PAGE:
Verses 1-4. Moreover, brethren, I would not that ye should be ignorant, how that all our fathers were under the cloud, and all passed through the sea; and were all baptized unto Moses in the cloud and in the sea; and did all eat the same spiritual meat, and did all drink the same spiritual drink: for they drank of the spiritual Rock that followed them; and that Rock was Christ.     You see, then, dear brethren, that the possession of privileges is not everything. Paul would not have us to be ignorant that all those who were with Moses in the wilderness had privileges of a very high order. Did they not all pass through the Red Sea, and so escape from their powerful and cruel foes? Did they not all drink of water which gushed forth from the flinty rock? Were they not all fed with manna from heaven? Yet their privileges did not save them, for while they had the five privileges mentioned in these four verses, they fell into the five great sins of which we are about to read; and so, their privileges, instead of being a blessing to them, only increased their condemnation.     5, 6. But with many of them God was not well pleased: for they were overthrown in the wilderness. Now these things were our examples,—     Or, warnings, for just as they were overthrown in the wilderness, so may we be, notwithstanding all the gospel privileges which we enjoy, if we are not true believers in the Lord Jesus Christ. If the life of Christ is not in our souls, all the privileges of the Church of God cannot save us. “These things were our examples,”—     6-11. To the intent we should not lust after evil things, as they also lusted. Neither be ye idolaters, as were some of them; as it is written, The people sat down to eat and drink, and rose up to play. Neither let us commit fornication, as some of them committed, and fell in one day three and twenty thousand. Neither let us tempt Christ, as some of them also tempted, and were destroyed of serpents. Neither murmur ye, as some of them also murmured, and were destroyed of the destroyer. Now all these things happened unto them for example;—     The apostle has told us that before, but he tells it to us again, to warn us, by these beacons, lest we come to a similar destruction to that which befel those ancient unbelievers.     11, 12. And they are written for our admonition, upon whom the ends of the world are come. Wherefore let him that thinketh he standeth take heed lest he fall.     We also are to take heed lest we fall, especially those of us who think we are standing securely. You have seen how terrible was the fate of those unbelievers in the wilderness, who never entered into Canaan, but left their carcases in the desert; now Paul urges us, with such beacons to warn us, to take heed lest we also fall as they did.     13. There hath no temptation taken you but such as is common to man: but God is faithful, who will not suffer you to be tempted above that ye are able but will with the temptation also make a way to escape, that ye may be able to bear it.     O Lord, fulfill thy gracious purpose unto thy servants! Hold thou us up, lest we fall. We are very weak; keep us, for thy dear Son’s sake! Amen.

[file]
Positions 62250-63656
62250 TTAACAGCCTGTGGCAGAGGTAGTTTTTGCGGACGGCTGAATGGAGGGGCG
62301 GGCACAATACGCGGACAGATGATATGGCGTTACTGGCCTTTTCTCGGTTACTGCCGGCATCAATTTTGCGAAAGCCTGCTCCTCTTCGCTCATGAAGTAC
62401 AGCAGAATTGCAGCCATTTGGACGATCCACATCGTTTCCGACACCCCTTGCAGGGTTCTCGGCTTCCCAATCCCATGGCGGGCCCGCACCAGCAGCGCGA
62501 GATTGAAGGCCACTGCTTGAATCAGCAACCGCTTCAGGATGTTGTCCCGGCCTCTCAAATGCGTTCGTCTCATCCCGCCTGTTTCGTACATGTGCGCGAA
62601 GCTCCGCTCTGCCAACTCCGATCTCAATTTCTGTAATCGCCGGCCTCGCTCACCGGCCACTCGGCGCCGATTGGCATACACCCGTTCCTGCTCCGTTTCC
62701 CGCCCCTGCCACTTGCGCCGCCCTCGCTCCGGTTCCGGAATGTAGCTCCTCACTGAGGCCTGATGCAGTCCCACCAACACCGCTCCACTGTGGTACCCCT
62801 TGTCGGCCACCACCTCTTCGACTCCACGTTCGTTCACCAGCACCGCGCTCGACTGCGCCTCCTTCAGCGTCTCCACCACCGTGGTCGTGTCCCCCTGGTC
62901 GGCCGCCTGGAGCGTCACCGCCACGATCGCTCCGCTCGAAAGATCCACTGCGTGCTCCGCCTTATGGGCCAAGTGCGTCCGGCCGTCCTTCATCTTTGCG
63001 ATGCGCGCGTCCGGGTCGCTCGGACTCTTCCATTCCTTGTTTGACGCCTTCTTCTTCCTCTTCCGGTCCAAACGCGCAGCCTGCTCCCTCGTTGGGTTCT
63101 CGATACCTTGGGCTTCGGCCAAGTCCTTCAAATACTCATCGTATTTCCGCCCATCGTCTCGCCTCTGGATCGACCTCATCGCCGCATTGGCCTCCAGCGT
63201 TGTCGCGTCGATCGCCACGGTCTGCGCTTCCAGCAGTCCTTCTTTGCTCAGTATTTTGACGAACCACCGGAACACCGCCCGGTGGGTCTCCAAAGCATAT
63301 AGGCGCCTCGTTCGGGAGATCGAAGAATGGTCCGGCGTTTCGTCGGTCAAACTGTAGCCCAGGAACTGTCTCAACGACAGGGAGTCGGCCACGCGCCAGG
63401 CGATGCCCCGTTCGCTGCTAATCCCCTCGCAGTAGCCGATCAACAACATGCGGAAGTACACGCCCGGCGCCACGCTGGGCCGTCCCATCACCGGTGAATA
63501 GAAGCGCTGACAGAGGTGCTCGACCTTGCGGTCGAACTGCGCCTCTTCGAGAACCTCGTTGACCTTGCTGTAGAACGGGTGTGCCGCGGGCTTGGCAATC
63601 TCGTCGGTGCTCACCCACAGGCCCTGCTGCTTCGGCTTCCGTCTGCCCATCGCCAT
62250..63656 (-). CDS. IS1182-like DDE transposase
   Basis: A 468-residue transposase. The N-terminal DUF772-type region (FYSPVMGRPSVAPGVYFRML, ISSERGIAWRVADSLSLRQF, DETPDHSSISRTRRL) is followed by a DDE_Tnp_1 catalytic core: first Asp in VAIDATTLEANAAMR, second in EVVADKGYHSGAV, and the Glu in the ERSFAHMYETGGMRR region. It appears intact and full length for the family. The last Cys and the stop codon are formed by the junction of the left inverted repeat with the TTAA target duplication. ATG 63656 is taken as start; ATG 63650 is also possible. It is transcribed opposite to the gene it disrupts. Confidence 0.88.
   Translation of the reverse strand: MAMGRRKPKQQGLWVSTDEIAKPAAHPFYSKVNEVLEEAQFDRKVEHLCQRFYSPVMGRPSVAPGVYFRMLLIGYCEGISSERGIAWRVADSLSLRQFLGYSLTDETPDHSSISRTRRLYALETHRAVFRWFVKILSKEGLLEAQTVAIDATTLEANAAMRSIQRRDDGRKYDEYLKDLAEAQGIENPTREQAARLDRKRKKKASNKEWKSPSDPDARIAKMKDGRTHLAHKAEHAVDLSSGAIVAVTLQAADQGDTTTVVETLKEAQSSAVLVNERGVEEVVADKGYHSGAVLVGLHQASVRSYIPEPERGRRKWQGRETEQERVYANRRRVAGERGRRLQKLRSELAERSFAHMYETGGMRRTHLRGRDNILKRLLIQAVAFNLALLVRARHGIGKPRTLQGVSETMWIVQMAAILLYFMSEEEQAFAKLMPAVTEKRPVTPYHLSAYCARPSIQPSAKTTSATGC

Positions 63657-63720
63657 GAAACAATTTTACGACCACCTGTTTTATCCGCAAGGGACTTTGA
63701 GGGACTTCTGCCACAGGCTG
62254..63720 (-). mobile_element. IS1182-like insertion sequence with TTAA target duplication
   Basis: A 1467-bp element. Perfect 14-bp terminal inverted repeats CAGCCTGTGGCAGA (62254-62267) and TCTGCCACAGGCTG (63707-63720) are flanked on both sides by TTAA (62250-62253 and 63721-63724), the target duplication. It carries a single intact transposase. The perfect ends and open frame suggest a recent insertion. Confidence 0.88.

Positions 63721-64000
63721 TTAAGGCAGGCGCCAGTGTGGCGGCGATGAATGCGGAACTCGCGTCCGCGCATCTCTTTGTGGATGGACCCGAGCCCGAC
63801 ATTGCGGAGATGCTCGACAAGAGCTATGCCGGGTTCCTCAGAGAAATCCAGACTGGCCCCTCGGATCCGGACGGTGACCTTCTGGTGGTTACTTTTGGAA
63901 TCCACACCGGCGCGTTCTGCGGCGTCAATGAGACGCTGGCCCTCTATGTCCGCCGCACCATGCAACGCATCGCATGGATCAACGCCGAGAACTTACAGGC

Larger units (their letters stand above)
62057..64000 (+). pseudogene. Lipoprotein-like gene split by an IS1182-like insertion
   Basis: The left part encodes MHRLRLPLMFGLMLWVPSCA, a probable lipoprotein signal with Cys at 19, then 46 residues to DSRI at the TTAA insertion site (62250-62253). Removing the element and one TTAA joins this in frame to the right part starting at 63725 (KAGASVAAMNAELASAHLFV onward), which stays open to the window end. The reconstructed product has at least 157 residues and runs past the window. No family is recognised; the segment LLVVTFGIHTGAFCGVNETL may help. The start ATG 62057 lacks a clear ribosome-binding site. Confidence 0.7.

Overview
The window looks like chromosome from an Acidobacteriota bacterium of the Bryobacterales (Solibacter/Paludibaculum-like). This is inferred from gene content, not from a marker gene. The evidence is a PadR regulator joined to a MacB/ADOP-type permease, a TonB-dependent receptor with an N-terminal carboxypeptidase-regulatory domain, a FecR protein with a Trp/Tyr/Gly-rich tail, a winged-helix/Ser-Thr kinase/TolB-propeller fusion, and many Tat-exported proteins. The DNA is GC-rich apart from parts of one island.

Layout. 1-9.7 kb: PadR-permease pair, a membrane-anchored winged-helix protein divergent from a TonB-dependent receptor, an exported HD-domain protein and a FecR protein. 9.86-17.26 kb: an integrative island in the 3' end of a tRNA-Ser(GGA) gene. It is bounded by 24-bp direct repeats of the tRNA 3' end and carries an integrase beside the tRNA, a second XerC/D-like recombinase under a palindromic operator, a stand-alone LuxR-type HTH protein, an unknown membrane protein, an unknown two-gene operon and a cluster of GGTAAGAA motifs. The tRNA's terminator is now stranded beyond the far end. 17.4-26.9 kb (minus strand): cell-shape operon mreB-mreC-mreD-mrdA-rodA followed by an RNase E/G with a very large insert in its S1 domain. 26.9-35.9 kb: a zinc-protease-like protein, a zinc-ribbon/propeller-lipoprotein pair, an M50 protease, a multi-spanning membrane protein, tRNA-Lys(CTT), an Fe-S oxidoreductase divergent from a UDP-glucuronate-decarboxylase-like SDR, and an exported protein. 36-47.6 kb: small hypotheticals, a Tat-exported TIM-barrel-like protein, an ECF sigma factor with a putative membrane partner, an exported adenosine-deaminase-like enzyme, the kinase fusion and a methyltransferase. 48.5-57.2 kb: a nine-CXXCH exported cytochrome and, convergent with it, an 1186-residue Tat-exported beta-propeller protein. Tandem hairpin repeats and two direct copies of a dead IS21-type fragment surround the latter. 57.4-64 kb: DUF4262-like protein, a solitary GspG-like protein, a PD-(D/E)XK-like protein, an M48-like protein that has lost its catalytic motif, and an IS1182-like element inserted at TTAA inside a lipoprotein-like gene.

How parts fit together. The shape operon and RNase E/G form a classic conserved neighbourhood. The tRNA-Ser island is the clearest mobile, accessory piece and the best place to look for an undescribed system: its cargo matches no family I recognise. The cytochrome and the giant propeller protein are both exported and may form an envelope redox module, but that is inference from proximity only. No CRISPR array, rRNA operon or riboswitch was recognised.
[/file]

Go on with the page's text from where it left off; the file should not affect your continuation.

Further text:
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This is my comfort in my affliction-Your Word